#1
I've been doing some serious reading through the theory sticky and I am extremely happy to be able to say that this stuff is actually starting to make some sense. Scales, chords, it's all starting to make more sense now. I have a question. The sticky mentioned "Natural minor- minor, m7, m9, m11, m11(b13). It fits well into minor chord progressions and works in almost any style of music. You'll find this scale mostly in metal, rock, and it fits over power chords in a rock/metal song. Ex. Using each root's minor scale in a G5 D5 E5 A5 progression works in a rock scenario." What I don't get is the part about where it says use each root's minor scale. Why would you do that over that progression? Wouldn't that be jumping in and out of key if you changed from G minor to D minor etc? I have been under the impression that if the song was in G minor for example, you solo in G minor and don't jump around to other minor scales. I hope I'm able to make myself clear to you guys. Thanks for the help.
#2
you can do either. because 5th chords only contain two notes the root and the fifth, and all those chords contain just one interval (a fifth) it's easy to fit different notes / scales over the chords without causing any harmonic clash.

You could play a G minor scale over the progression in your example, and it would sound fine. the G5 chord contains G and D, which are both in G natural minor (root and fifth). The D5 contains D and A, also both appear in the G scale (fifth and minor seventh). The E5 contains E and B, which are actually more friendly to G major, but if you just play G, C and D notes over that chord, you could still remain in G minor. The A5 contains A and E, which can also work in G minor.

What you will find is that certain notes will work better than others over the chords. In almost any situation, you can stick with root, fourth, fifth and seventh notes and you'll never sound "bad." The thirds and sixths are the ones that can be dissonant if you play them over the wrong chords, but you can always remember this: if the note you're playing sounds bad, move it one fret in either direction, and you'll be in good territory.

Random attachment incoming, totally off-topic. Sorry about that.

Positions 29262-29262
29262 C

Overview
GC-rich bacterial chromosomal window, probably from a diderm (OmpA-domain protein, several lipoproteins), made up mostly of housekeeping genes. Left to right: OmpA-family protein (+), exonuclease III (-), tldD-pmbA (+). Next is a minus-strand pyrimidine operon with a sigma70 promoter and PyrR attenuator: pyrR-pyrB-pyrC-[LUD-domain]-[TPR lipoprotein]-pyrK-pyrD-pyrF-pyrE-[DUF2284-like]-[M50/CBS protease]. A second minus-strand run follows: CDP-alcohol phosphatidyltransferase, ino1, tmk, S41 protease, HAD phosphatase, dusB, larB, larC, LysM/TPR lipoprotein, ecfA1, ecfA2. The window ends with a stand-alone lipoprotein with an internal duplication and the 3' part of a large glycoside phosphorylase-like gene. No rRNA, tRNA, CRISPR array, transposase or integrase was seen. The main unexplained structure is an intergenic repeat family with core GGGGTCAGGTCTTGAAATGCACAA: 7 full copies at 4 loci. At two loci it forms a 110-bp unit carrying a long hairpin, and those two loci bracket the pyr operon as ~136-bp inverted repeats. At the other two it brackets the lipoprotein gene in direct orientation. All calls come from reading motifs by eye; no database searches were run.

and of course, you can always choose to match the scale you play to each individual chord, but you have to REALLY know where you're going with that idea, or it'll sound too awkward and take the listeners focus away. People often like to hear one instrument remain in one scale while the other instruments move around a progression. it sounds pretty standard, but it's standard because it works.
#3
You don´t have to change the scales.For example, If you´re in thev key of A minor and play A5,F5 to G5 play the A aeolian/natural minor scale over the whole progression. Just because the the chords changes doesn´t mean that you have to change the scale.
#4
I think G5, D5, E5, A5 is just an ugly chord progression lol. But I digress... Gmaj pentatonic scale sound way better than "using each root" over that.

Considering the notes you have (G,A,B,D,E), it would be perfect.

The reason I say it's ugly is because it doesn't sound like it resolves.